South Holland Woman Treated for Rare Heart Tumor

The general rule of thumb when it comes to pain goes something like this: “If it wakes you up in the middle of the night, get it checked by a doctor.”

In Sandra DeGraff’s case, the pain centered in her chest. Sometimes it was sharp; sometimes it was dull. More than once in the spring of 2009, it awoke the South Holland resident from a sound sleep.

“I’d get a couple little pings of pain first, then I knew it would be coming in one solid punch,” she remembers.

“Both of my parents died of heart attacks in their 60s, so I was concerned.”

Though Sandra herself didn’t have any known heart problems, her family history was cause for alarm, so she scheduled an appointment with her family doctor, Peter Neale, D.O. Dr. Neale recommended a CT scan and echocardiogram, which Sandra underwent at Ingalls Family Care Center in Flossmoor. Specialists there identified what appeared to be a blood clot or tumor on the upper left atrium of her heart and sent her to Ingalls Memorial Hospital.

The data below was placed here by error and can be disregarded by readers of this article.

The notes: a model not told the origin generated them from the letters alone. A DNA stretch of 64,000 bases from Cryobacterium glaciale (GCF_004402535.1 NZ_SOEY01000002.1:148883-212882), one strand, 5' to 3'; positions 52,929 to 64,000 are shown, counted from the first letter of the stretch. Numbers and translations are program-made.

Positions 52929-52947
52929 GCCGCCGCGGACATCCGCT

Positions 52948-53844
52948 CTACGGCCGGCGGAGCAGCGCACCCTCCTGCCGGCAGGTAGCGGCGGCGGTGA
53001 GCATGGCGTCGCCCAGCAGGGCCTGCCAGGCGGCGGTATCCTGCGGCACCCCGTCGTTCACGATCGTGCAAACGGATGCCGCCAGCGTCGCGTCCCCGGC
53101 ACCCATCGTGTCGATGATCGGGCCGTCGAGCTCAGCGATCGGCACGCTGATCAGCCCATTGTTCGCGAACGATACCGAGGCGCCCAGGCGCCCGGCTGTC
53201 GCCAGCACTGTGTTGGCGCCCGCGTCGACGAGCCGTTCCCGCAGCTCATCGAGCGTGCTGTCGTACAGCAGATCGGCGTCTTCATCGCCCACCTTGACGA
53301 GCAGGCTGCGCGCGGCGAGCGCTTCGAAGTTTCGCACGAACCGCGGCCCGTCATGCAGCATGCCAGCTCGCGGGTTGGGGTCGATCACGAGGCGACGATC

Following additional tests, cardiologist Francis Almeda, M.D., a physician on staff at Ingalls, diagnosed Sandra with a suspected atrial myxoma, a rare, non-cancerous tumor that grows on the wall that separates the two chambers of the heart.

“Myxomas are more common in women,” Dr. Almeda explained. “And about 10% of them are passed down through families.”

Myxomas must be removed surgically. If untreated, they can lead to heart attack or stroke.

Before surgery, Dr. Almeda performed a sophisticated transesophageal echocardiogram (in which the patient “swallows” a tiny camera attached to a probe) to get a better look at the tumor.

“Dr. Neale and I then consulted with the cardiothoracic surgeon (Bryan Lee, M.D.), and our decision was to proceed with a 64-slice CT angiogram to further define the mass and assess for the presence of coronary artery disease before surgery,” he added.

On April 17, Sandra underwent successful open-heart surgery at Ingalls and within days was back home, sitting on the patio with her children and grandchildren.

Dr. Almeda is confident the tumor will not come back.

“I have seen her in followup and repeated a transthoracic echocardiogram, and there has been no recurrence,” he said.

“I really didn’t miss a beat,” she added. “All of my doctors were fantastic, and so was the care I received at Ingalls, especially in the intensive care unit. I’m so grateful that they found the tumor and removed it.”

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